The Guild began the new decade with a membership of 5,800 in 73 chapters, representing 11 states and the District of Columbia. Members of the Valparaiso chapter hosted conventions every fall, and residents of Memorial Hall cheerfully and graciously relinquished their rooms to the convention guests.
The 20th anniversary of the Guild saw the organization's contributions total more than $348,000. For the coming years, the Guild resolved that their next project would be the “physical rehabilitation of the campus as it affects the comfort and the well-being of the student body.”
For many years, the president of the Guild had been privileged to attend the meetings of the Lutheran University Association Board, but in 1951, the LUA board resolved that the president of the Guild was now a voting member of the LUA Board of Directors. That year, the Guild gifted two ping-pong tables to the Guild Hall recreation hall, while the Toledo Chapter presented an RCA radio phonograph in blonde wood, together with musical albums.
The 1951 convention heard an address from Haruko Morishita, a student at the University and a native of Tokyo, Japan. She painted a vivid picture of life in Japan before and during World War II. During the evening of September 29, 1951, convention guests viewed the film Venture of Faith (also known as The Valparaiso Story), which had been produced by the Lutheran Layman’s League. Also present at the screening was Mr. T. G. Eggers, who wrote the story for the film. Among the familiar Valpo sights included in the film were President O. P. Kretzmann himself and veterans of World War II constructing the engineering building.
In time for the 24th Convention of the Guild, their 1952–1955 project was completed: the women of the Guild had raised the money to completely furnish two new dormitories for men, Kreinheder and Dau, which were completed in 1955. The following year, for the Guild’s 25th anniversary, local chapters hosted Silver Anniversary Teas, with almost 100 percent participation. Each chapter received a special recording from the University, which included an address from President Kretzmann on the “Past, Present, and Future of the Valparaiso University Guild.”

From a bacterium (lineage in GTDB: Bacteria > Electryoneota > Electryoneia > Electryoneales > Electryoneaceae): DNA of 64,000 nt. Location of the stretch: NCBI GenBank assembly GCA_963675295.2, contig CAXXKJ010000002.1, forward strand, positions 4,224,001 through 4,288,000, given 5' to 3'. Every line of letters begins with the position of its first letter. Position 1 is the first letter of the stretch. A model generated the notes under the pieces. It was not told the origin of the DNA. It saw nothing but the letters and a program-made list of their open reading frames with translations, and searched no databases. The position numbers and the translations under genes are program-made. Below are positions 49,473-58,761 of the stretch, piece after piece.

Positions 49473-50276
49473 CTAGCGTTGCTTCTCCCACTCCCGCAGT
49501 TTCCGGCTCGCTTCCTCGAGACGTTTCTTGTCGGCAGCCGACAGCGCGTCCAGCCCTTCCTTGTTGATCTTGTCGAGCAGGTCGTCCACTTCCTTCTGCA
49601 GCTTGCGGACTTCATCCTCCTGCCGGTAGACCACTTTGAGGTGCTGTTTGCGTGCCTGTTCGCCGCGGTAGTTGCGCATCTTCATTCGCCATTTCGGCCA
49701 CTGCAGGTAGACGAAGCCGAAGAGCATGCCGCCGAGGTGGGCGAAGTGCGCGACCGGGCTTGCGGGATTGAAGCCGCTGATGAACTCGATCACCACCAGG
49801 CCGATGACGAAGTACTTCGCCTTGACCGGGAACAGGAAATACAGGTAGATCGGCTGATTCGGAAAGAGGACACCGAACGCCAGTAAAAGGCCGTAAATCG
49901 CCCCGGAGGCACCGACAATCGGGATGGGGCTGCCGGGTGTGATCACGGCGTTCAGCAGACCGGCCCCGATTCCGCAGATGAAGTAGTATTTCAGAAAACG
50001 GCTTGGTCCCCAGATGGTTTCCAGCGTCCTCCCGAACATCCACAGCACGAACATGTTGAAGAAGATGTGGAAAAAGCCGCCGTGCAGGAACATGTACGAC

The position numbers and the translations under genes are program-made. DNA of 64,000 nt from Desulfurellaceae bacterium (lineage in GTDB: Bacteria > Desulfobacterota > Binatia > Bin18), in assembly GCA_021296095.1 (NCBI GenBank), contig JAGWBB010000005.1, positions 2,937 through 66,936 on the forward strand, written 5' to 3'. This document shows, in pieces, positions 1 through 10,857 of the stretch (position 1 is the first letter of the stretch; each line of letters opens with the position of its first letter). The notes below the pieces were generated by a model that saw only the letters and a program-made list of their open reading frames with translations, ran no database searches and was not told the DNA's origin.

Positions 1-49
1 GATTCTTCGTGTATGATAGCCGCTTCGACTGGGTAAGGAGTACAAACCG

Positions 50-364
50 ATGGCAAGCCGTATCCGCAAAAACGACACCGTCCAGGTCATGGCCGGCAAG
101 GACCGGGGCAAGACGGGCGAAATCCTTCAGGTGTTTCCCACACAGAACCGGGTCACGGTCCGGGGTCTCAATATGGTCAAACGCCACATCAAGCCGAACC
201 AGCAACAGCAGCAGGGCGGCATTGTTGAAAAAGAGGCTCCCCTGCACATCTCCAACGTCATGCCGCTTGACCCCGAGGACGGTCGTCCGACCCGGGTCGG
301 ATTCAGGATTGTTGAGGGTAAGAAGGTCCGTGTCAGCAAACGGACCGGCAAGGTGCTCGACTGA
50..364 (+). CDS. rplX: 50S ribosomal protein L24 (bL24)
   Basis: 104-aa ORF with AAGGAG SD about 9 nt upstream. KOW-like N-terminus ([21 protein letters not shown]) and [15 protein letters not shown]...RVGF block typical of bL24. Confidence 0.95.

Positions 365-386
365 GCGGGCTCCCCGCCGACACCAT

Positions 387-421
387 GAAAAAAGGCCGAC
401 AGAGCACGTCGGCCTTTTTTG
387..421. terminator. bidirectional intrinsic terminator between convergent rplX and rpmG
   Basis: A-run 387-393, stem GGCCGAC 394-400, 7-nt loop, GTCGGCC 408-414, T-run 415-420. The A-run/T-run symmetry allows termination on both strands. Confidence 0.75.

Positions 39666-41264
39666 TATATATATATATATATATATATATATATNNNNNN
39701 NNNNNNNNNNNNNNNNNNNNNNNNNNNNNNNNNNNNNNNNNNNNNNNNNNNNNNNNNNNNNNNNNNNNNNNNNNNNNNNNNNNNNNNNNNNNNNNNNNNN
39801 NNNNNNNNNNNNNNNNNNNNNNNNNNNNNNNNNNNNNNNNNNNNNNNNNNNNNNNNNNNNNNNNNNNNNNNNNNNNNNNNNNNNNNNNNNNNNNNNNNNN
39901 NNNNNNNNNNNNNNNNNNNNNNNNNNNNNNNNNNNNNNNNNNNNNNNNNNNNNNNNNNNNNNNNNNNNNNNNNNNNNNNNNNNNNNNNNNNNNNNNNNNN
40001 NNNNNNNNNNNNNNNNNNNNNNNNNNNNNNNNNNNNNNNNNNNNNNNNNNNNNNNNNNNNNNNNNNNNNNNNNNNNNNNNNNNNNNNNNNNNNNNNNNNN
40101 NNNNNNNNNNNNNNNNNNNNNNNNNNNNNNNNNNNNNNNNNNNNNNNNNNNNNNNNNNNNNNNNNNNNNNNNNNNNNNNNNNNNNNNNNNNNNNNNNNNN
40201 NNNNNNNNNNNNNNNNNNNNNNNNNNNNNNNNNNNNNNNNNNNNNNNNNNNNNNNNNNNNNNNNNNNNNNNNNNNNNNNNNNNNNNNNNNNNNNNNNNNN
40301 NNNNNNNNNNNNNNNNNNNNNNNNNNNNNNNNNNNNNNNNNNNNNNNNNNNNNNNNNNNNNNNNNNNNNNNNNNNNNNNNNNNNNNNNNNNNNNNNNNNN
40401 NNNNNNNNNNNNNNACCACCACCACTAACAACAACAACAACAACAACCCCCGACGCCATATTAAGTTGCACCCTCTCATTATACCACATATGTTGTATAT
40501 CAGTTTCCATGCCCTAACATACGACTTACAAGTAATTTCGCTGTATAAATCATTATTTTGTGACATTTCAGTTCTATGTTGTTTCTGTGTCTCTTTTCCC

At the June 1956 commencement, a former national president of the Guild, Mrs. W. N. Hoppe, became the first woman in history to receive the Lumen Christi medal, the highest honor that Valparaiso University can bestow on an individual.
In 1957, the convention was held in July as a direct result of a fire that destroyed the old University Auditorium. The decorations for the convention in the Great Hall of the Union consisted of a profusion of butterflies and flowers. Mrs. Norman Hannewald directed the Valparaiso Guild Chorus singing “This is Your Life.” Valparaiso University student Gloria Ruprecht of St. Petersburg, Fla., attended the convention as the newly crowned Miss Indiana!
At the 1958 convention, the Gloria Christi Chapel was named to symbolize the work the Guild has done, to the Glory of God and out of love for Christ. In the following year, September 27, 1959, is a memorable day, as the Guild attended the dedication of the Guild Chapel!